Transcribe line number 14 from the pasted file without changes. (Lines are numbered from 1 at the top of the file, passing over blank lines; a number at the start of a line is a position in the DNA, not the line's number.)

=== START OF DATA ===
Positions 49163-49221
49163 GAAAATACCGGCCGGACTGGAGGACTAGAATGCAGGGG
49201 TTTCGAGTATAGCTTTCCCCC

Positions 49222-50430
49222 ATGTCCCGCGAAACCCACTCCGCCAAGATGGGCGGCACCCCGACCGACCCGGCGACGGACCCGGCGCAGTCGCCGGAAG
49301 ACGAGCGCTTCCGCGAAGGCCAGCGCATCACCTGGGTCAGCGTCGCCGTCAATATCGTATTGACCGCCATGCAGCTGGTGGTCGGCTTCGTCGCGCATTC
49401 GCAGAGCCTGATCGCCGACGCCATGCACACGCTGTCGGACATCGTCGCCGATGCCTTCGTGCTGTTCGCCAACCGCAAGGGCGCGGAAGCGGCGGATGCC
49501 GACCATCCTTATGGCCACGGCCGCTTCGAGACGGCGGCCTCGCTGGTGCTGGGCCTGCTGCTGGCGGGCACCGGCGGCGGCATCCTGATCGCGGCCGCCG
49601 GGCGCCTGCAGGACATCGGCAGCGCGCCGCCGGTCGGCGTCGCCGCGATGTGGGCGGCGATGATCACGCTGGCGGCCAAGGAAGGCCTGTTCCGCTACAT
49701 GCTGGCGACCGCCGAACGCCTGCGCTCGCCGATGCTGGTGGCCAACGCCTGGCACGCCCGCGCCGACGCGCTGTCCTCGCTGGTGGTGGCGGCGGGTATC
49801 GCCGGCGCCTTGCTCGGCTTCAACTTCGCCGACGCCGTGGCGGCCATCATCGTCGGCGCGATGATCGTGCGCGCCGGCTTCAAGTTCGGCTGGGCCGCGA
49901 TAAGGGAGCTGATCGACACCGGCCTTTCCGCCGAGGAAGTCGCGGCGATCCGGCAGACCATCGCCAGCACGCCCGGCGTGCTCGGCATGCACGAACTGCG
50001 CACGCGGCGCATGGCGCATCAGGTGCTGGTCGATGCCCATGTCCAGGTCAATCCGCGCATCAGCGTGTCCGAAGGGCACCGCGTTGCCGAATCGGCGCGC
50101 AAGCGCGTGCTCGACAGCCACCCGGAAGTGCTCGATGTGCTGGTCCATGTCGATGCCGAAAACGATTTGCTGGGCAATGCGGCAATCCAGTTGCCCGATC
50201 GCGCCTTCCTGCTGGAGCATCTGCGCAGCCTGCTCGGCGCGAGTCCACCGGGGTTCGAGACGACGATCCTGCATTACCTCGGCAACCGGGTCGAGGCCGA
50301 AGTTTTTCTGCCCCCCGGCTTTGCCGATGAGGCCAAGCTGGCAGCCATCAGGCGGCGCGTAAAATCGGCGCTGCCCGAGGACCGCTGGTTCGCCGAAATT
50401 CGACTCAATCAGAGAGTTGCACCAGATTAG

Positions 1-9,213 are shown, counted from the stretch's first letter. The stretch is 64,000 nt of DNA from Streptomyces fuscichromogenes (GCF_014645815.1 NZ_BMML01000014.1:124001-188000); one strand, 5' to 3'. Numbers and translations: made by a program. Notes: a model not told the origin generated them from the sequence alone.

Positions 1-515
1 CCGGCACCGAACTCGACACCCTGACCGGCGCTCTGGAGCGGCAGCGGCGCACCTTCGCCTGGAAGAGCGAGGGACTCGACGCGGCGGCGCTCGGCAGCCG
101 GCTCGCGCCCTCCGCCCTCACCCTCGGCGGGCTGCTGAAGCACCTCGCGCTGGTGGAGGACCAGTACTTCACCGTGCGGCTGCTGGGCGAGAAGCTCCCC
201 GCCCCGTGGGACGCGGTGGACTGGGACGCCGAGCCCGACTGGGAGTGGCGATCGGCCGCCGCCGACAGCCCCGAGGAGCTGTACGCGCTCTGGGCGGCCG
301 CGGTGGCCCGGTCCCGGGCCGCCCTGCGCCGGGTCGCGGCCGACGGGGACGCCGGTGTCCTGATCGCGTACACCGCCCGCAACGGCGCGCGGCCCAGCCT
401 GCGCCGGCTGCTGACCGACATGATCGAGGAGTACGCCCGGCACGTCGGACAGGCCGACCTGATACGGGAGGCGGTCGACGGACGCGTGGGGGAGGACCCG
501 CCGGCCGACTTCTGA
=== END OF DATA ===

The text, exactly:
50101 AAGCGCGTGCTCGACAGCCACCCGGAAGTGCTCGATGTGCTGGTCCATGTCGATGCCGAAAACGATTTGCTGGGCAATGCGGCAATCCAGTTGCCCGATC